As Jesus’ conflict with the Pharisees was intensifying and as he was preparing his apostles to understand his crucifixion, he asked them: Who do you say I am? The context further reveals that he was trying to discern whether or not, after his departure, his apostles would feed his people the Word of God or become like the Pharisees who distort the Scriptures. What will they say about Christ if they are interrogated? What will they say about him when they are asked about him after his death? Will his death change their understanding of and obedience to him?
This question is the most important, the most urgent, the most life-changing question that can be asked. It is a question even more important and fundamental than the question: Who am I? For as Gaudium et Spes says:
“only in the mystery of the incarnate Word does the mystery of man take on light.”22
Answering Christ’s question is both daunting and dangerous. It is daunting because it involves the discovery of the One who created us and gives us all things. The answer to the question gives us far more than just the identity of a particular human being. It reveals the source and purpose, the character and composure, of everything, most especially ourselves. The answer demands our conversion.
But for this reason answering this question is fraught with danger. There looms the temptation to resist conversion and to domesticate Christ. There is the danger of reducing Christ to a proponent or exemplar of a vision we find more plausible or pleasurable. It is a temptation to turn Christ into our ideal self, justifying our hopes and dreams and lending them ultimate authority.
To answer Christ’s question well requires repentance and faith. It requires turning away from our selfish, prideful, sinful quest to assert ourselves over God and a humble dependence upon God’s providence and mercy.
Answering this question cannot be an individual quest, then. It cannot be something we embark upon by and for ourselves. Christ poses this question in the context of trying to establish the authenticity of his apostles’ authority over that of the Pharisees. If we want to answer Christ’s question well, we must submit ourselves to the authoritative teaching he established. We must listen to his apostles. The confession of St. Peter is the response that Christ commended and said would be the basis of his Church.
St. Peter responds to Jesus’ question:
“You are the Christ, the Son of the living God.”Matthew 16:16
Whatever we say about Jesus, we must say this at least. St. Peter gives us two titles for Jesus: “Christ” and “Son of the living God.” Together, they bring the identity of Jesus into perfect focus and give us the best lens by which to perceive who he is. Let’s take a look at them in more detail.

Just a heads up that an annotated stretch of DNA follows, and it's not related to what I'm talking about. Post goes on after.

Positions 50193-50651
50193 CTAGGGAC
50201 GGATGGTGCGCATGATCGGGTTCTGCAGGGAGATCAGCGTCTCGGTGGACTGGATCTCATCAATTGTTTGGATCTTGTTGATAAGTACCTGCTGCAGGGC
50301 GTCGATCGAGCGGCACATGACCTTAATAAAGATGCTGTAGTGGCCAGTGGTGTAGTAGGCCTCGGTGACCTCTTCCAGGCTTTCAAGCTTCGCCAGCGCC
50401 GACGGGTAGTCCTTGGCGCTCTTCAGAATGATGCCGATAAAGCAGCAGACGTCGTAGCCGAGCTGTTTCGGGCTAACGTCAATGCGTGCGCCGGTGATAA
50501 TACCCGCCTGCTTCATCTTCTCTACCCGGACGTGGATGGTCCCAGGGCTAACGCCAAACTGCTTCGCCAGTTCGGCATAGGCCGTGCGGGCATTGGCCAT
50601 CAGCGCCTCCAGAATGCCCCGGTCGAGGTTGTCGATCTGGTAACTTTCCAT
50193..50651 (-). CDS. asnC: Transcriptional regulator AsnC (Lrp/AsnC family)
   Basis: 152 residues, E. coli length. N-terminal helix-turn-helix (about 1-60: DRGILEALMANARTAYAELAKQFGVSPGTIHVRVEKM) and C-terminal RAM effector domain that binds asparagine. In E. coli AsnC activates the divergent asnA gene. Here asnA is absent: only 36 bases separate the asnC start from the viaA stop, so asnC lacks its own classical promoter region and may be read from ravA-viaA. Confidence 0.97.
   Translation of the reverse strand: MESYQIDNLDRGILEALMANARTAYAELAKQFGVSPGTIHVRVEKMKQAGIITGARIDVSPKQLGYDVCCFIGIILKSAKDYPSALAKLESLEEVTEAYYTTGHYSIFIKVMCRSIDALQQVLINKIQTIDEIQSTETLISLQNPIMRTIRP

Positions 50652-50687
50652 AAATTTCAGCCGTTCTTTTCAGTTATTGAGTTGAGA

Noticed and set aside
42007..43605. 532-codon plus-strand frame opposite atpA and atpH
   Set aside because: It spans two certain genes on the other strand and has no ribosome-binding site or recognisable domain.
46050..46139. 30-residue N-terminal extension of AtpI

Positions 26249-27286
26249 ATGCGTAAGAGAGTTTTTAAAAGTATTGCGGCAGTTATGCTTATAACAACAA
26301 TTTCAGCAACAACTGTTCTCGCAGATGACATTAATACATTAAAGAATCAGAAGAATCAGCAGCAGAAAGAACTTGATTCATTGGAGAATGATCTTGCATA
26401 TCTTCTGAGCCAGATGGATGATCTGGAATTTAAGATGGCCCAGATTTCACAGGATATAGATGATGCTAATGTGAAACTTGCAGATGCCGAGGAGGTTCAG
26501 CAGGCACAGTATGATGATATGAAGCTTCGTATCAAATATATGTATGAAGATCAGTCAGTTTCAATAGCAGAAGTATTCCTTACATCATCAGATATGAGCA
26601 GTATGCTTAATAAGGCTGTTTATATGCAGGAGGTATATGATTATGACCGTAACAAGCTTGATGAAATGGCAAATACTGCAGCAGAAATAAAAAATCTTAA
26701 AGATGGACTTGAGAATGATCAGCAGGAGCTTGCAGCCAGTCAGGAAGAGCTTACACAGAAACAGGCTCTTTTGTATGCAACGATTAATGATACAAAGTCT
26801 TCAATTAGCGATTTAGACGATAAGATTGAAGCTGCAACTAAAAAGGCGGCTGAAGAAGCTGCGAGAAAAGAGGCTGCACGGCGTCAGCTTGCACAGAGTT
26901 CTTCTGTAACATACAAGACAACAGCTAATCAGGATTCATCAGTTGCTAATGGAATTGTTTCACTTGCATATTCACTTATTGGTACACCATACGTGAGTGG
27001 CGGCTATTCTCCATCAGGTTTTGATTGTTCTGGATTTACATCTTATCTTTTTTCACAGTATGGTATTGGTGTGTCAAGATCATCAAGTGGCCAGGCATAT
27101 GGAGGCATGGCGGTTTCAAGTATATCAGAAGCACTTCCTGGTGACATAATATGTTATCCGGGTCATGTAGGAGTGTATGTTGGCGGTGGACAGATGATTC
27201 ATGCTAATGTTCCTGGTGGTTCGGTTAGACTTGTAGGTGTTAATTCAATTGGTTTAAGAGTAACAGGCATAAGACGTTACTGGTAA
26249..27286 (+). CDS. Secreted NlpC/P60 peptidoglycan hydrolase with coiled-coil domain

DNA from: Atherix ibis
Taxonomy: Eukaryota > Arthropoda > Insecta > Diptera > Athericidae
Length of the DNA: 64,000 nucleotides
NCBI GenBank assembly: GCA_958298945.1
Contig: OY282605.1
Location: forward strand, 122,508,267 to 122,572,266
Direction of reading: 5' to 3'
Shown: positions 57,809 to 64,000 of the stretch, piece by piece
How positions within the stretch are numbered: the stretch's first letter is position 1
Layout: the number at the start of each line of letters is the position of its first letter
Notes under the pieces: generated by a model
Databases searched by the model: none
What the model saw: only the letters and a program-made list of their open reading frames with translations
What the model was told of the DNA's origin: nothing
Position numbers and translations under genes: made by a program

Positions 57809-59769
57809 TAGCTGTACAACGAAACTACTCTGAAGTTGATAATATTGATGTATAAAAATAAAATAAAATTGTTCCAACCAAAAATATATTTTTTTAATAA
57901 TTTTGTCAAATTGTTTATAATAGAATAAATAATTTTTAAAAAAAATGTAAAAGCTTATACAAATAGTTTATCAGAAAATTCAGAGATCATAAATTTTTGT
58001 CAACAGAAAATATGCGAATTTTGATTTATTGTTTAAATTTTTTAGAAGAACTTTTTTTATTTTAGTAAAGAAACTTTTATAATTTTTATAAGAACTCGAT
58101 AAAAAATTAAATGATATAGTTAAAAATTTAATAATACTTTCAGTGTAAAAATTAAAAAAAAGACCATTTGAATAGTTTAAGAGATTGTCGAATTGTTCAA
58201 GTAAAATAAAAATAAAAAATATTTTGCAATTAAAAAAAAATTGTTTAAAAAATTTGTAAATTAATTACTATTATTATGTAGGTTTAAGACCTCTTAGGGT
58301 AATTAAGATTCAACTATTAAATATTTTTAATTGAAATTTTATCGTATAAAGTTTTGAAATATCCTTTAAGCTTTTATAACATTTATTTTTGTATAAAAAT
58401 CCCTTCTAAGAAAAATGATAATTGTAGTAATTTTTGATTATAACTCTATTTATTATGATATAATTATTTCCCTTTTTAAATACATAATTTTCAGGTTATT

It used to be common for people to hear the name “Jesus Christ” and think “Christ” was Jesus’ last name. Today, people are increasingly aware that “Christ” is a title, not a family name. Christ is the Greek word for the Old Testament concept of the “Messiah.” It simply means “anointed one.” St. Peter’s confession, then, points us to the Old Testament for a proper understanding of the identity of Jesus. If we want to know Jesus, we need to familiarize ourselves with the salvation of the Jewish people and make their story our own.
The Old Testament is vast and complicated, but it can be nicely organized into major periods. A great resource for this is The Bible Timeline by Jeff Cavins as well as The Great Adventure Catholic Study Bible. What we see when we look at the different periods of the Old Testament is that the Jewish hope for salvation focused on anointed figures who would bring God’s deliverance and mercy.
As the Old Testament draws closer to a conclusion, these figures become patterns or types of a future “messiah” who would fulfill in a more profound way the work of his predecessors. The Old Testament looks forward to a “Christ” who would bring the Word of God like Moses and the other great prophets of Israel (Deuteronomy 18:1-17). It announces a coming king even greater than David who would rule the Kingdom of God forever (2 Samuel 7:8-16). It hints at a future high priest who would commune with God in the Temple in an unprecedented way and offer the perfect sacrifice to his name.
When we see that the term “Christ” brings together the offices of prophet, priest, and king, we can make sense of some of the other titles the Gospels give to Jesus which focus these three aspects in interesting ways.
The Lamb of God
John the Evangelist favors the title “lamb of God” for Jesus. This title brings up the priestly dimension of salvation, and especially involves the lamb sacrificed and consumed by the Israelites in the great feast of Passover that remembered their deliverance from death and exodus from slavery in Egypt. To say that Jesus is the “Lamb of God” is to say that he is the sacrifice who makes possible our deliverance from slavery to sin and protects us from spiritual death.
The Word of God
The Gospel of John also refers to Jesus as the “Word of God.” This title conjures the prophetic work of Jesus. It connects Christ to those great prophets to whom “the Word of the Lord” came.
Yet, in John’s Gospel, this prophetic dimension is given greater depth, as Jesus is identified not just as one of the prophets to whom the Word of God came, but the Word of God himself who came into the world. John’s Gospel begins by connecting the Word of God in the beginning that created all things (John 1:1-4) with the One who “became flesh” and “dwelt among us” (John 1:14). This Word of God, says John, is Jesus Christ (John 1:16). He has the “words of eternal life” (John 6:68) because he himself is the life of the world (John 1:4; see also John 5:26).